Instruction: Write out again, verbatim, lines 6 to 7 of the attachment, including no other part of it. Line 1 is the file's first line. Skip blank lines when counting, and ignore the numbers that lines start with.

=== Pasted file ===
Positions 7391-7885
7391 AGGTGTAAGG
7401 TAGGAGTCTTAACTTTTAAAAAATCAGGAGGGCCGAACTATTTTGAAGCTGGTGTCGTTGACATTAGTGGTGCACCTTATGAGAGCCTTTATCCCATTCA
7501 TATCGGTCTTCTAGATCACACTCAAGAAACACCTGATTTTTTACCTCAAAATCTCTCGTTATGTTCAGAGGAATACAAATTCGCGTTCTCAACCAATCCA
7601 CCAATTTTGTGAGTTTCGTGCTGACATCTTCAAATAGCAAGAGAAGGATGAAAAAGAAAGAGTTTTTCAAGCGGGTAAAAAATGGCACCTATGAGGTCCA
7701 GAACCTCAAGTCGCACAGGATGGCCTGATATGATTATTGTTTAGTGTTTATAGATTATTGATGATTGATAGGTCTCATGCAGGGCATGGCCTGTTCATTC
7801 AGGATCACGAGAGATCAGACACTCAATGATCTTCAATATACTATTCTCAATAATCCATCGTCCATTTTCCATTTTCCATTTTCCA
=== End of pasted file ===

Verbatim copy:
7701 GAACCTCAAGTCGCACAGGATGGCCTGATATGATTATTGTTTAGTGTTTATAGATTATTGATGATTGATAGGTCTCATGCAGGGCATGGCCTGTTCATTC
7801 AGGATCACGAGAGATCAGACACTCAATGATCTTCAATATACTATTCTCAATAATCCATCGTCCATTTTCCATTTTCCATTTTCCA